July 10, 2017
STORM DAMAGE IN SOUTH CENTRAL MN
Strong thunderstorms moved through South Central Minnesota late on July 9 and early on July 10, with large hail and strong winds. There were even a couple of tornadoes spotted in northwestern Blue Earth County late on Sunday evening. There were reports of some building damage and tree loss from the storms, as well as significant hail damage in some locations. Farm operators and crop consultants are still in the process of analyzing the extent of the crop damage.
Some of the larger corn is very near the tasseling and pollination stage, which makes it quite vulnerable to hail damage. If corn tassels are severely damaged just prior to pollination, there could be significant yield reductions. Soybeans that are partially damaged could have some recovery following hail damage; however, damaged plants with severe stem injury could incur further losses later in the growing season. In most instances, final crop losses will probably not be known until harvest season this Fall. Most producers will likely not be replanting either corn or soybeans at this late date. Even the very earliest varieties of soybeans that are planted in mid-July in Southern Minnesota would only have a realistic yield expectation of 20-25 bushels per acre, assuming there is even a harvestable crop.
Farm operators with hail insurance coverage may be able to collect an insurance payment, based on the assessed damage. Farmers with federal crop insurance coverage will likely need to wait until after harvest to determine if there is a large enough loss to receive a crop insurance indemnity payment. A majority of farmers in the Upper Midwest insure their corn and soybeans with a crop insurance policy utilizing “enterprise units”, which group all acres of a given crop in a County together for calculating potential crop loss, and makes it more difficult to receive insurance indemnity payments. By comparison, producers with crop insurance policies utilizing “optional units”, which insures crops down to individual sections within a Township, tend to fare much better for potential crop insurance indemnity payments when dealing localized crop losses from hail or drown-out damage.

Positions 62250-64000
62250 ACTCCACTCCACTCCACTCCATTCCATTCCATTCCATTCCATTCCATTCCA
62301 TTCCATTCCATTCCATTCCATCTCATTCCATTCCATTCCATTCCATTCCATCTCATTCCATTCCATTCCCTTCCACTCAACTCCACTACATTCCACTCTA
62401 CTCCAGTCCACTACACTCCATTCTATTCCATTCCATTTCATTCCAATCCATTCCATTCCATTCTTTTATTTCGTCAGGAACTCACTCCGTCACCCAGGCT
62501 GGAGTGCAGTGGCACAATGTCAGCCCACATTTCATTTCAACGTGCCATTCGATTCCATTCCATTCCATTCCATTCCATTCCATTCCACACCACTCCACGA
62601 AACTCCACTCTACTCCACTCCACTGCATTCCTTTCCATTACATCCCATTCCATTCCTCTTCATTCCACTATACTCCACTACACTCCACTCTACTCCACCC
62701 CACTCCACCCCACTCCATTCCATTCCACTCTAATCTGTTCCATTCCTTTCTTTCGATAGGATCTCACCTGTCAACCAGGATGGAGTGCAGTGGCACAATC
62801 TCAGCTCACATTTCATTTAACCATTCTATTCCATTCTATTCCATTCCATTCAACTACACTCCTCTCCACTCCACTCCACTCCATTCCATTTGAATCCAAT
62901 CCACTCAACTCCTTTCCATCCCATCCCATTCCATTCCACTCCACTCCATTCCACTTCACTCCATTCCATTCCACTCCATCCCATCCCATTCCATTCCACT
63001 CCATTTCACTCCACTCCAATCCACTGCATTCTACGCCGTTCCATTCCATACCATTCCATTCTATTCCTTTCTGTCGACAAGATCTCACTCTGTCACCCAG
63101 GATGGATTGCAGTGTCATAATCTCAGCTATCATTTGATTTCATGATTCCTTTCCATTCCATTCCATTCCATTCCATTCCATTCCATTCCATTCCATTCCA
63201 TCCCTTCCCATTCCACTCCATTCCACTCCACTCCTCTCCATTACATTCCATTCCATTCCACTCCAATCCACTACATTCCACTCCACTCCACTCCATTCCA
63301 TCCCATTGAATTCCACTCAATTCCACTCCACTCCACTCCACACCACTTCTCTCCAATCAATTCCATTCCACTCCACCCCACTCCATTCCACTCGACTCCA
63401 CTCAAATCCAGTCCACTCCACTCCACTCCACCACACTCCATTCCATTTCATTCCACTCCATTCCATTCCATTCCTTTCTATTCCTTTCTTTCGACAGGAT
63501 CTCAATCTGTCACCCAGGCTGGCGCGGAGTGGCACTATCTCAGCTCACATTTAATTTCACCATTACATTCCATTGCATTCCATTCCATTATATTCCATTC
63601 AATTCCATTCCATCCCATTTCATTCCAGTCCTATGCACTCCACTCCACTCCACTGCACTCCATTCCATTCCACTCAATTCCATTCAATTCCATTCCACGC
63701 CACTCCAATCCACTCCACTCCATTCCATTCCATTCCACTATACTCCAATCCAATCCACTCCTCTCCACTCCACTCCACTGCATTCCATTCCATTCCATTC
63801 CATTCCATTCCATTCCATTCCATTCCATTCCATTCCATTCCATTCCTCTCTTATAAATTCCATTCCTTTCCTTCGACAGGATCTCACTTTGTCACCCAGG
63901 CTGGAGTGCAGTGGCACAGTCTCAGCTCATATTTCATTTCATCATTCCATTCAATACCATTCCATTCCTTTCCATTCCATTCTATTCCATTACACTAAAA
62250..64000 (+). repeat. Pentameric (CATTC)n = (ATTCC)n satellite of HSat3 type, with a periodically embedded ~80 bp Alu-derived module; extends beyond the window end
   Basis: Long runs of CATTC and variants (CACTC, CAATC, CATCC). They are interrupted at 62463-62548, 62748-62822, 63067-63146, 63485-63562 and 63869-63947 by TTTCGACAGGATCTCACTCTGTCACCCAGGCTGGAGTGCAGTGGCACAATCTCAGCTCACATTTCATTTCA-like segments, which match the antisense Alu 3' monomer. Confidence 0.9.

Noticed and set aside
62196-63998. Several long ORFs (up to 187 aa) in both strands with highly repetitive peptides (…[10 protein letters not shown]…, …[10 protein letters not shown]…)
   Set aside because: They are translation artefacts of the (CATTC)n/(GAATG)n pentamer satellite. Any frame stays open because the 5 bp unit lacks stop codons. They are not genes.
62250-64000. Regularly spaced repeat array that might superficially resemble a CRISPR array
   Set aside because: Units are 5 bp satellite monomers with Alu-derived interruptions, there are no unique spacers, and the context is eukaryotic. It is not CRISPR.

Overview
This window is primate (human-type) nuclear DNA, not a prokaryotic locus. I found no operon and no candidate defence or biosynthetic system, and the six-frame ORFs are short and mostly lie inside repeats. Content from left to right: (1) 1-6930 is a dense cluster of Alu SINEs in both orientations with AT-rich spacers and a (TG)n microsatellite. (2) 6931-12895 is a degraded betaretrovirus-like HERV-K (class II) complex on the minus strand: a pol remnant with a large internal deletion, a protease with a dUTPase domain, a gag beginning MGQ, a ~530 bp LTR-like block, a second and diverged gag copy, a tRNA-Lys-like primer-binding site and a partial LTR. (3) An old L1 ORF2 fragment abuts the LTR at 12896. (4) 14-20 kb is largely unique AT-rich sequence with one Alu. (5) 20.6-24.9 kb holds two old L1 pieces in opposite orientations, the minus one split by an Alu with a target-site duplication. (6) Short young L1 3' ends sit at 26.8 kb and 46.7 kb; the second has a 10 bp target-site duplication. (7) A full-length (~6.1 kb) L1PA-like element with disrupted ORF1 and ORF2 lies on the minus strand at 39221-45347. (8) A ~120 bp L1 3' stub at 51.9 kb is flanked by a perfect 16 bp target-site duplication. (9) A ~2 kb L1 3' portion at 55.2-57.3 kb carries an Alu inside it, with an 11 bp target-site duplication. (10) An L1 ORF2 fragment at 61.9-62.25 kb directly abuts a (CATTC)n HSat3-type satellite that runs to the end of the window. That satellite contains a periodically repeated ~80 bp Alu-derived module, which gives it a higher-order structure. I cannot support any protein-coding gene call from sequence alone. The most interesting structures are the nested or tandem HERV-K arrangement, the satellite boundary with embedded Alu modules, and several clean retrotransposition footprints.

When it comes to crop production, most long-term farm operators are often heard saying that “no two years are the same”. That statement is certainly true in many portions of Southern Minnesota and Northern Iowa as it relates to the 2017 growing season, in comparison to the previous year. The 2016 crop year featured almost ideal growing conditions in many areas of the Upper Midwest, and resulted in record corn and soybean yields in both Minnesota and Iowa, as well as for many individual producers. Portions of Southern Minnesota did not fare quite as well in 2016, due to excessive rainfall throughout much of the growing season, which resulted in below average corn yields for the year.
The first half of the 2017 growing season has been much different with some areas Eastern Corn Belt dealing with very late planting, with other portions of the Midwest experiencing excessive rainfall and hail damage. Moderate to extreme drought conditions exist in many areas of North and South Dakota, with some enhanced dry conditions extending into portions of Western Minnesota and Iowa as well. In areas of the Upper Midwest that have not dealt with severe storms and other weather challenges, crop conditions have improved considerably in late June and early July. Above normal growing degree units (GDU’s), along with adequate soil moisture, has resulted in very favorable growing conditions in these areas.